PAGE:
Published by Muzzleland Press on April 8, 2016
Genres: Horror, Weird Tales
Buy on Amazon
Where is the real Leeds? How does one get there? Is it floating on the air-words and music you can almost reach out and grab like wriggling worms of sound and ether? Is it in the carnival that seethes under the corrupted church, drawing the lost along shadowy corridors and through the strangely angled Funhouse doors to the place where the city fathers perform secret rites with the goat-headed masters of the dark? Do you seek the Real Leeds? Venture out to a secluded spot, turn on your radio, and spin that dial down to the murky low numbers, somewhere just around 87.9... That music, that voice calling on the edge of static and distortion-it might lead you to that blasted and damned path toward the Real and Truest heart of Leeds, Massachusetts. This is WXXT. It's the witching hour, when shadows take wing and nightmares stalk. Turn your radio up. Point your antennas to the infinite sky. And stay tuned for Weather on the Sixes. WXXT. The bubbling blisters on the tongue of the Pioneer Valley.
***The content of this review/article does not reflect the official opinion of Horror After Dark or its Team Members. Responsibility for the information and views expressed in this review/article [therein] lies entirely with the author(s) who submitted the work. ~ HAD
Guest Reviewer S.E. Casey grew up on the coast of New England near a lighthouse. As a child, he always dreamed of smashing the lighthouse and building something truly grotesque with the rubble. This has become the writing method for his weird horror stories. A listing of his broken down and rebuilt tales along with other author morbidities can be found at secaseyauthor.wordpress.com.
A great dedication to setting, mood, and voice, atmosphere jumps off the page in Matthew Bartlett’s Creeping Waves. Taking place in the Pioneer Valley of Western Massachusetts, it’s a credit to Bartlett’s imagination that he can mine such apocalyptic horror out of a region known for its pastoral tranquility and bucolic towns.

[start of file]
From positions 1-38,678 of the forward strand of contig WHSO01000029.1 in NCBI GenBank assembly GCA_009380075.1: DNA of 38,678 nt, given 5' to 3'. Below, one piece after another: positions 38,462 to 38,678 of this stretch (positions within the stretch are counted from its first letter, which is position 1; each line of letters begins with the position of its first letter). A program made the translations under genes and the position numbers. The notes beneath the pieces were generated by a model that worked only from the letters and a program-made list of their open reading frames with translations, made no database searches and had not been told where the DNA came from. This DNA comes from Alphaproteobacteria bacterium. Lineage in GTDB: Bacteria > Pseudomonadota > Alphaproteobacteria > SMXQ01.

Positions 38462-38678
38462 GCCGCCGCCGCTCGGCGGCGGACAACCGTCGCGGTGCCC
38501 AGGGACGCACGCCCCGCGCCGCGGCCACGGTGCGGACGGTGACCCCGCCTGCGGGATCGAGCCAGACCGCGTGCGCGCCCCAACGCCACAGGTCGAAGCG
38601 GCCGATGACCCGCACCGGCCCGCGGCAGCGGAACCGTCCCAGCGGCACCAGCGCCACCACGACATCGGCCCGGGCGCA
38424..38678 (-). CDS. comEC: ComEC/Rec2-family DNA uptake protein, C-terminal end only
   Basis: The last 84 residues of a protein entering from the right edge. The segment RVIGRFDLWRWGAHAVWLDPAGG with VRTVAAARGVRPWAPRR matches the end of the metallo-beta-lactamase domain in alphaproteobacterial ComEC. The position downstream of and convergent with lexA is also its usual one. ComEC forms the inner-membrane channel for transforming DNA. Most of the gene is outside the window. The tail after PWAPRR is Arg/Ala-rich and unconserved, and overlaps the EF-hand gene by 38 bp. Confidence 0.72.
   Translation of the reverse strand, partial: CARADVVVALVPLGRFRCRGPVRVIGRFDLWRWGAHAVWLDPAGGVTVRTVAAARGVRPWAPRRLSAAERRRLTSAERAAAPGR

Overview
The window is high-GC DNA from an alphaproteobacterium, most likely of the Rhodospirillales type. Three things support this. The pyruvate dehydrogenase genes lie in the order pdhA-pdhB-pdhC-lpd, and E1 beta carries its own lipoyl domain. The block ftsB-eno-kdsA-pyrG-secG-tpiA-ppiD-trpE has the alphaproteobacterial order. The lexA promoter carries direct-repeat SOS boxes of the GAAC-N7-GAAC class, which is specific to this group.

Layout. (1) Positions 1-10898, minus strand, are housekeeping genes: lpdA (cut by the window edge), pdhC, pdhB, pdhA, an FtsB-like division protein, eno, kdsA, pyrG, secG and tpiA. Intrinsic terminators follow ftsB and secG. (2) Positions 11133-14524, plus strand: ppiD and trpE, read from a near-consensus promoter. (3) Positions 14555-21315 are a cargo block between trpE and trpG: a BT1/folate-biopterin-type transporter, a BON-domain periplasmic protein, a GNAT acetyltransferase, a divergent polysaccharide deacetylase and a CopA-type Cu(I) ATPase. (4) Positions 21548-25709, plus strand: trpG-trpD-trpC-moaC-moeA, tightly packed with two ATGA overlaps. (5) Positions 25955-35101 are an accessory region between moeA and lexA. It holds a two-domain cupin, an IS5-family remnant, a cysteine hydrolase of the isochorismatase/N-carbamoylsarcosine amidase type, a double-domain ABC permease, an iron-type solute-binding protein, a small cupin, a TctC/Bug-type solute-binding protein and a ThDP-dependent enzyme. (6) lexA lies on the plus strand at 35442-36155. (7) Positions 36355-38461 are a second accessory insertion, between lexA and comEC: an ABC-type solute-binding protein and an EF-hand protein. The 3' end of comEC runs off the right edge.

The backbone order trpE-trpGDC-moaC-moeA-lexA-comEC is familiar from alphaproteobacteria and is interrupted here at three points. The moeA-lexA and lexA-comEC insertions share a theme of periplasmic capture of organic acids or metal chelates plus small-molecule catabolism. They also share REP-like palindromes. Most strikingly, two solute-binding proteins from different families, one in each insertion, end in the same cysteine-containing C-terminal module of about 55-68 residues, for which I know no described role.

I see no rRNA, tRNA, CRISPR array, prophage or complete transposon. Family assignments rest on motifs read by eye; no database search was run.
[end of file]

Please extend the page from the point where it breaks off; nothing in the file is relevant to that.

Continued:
While the book may appear a gathered collection of short stories, flash fiction, vignettes, snippets of discarded newspaper articles, and transcripts of Satanic radio broadcasts, there is a devoted world-building here. Bartlett mindfully constructs a grotesque, maggot teeming memory-town to which he transposes over our modern-day banality. It is the rotting past versus the prophylactic present: a battle silently waged in many rustic New England towns that have a foot in two eras.
Bartlett’s wicked imagination and calamitous prose make for a deliciously deep dive into this Stygian playground. Over and above the individual narratives, I found myself craving more background and history of this degenerate world, its denizens, and its shy, morbid capital of Leeds. While maybe best described as a fragmented novel, there is a consistent premise embedded in its chaos. Bartlett doesn’t set a straight-line towards a climactic destination, rather he sends the reader in orbit around a thematic epicenter allowing a view of its many facets.
F. Scott Fitzgerald wrote of a vision of America hanging an omnipresent sense of the despairing corruption of the American Dream in many of his stories. In Fitzgerald’s world, there is a ballistic theory of everything: business, government, culture, and family following the bell curve of an idealistic rise leading to a disillusioned, cynical fall. What goes up must come down.
Matthew Bartlett inverts Fitzgerald’s curve as he presents his own ballistic theory of stagnation.
Creeping Waves is an ode to rot. Most every small New England town has its aristocracies, whether they be the founders, benefactors, or heroes. However, the gifted and ambitious progeny of these leading families are most often lured away to the big city or exotic locales, their dreams too large for a small town. Only the less enterprising and less altruistic children stay. These dull men and women cling to the past dependent on past deeds and inheritance. They are hostile to strangers. They fight change entrenching themselves and their institutions with a septic bitterness. Even in death, they are loathe to give up what has been bestowed unto them.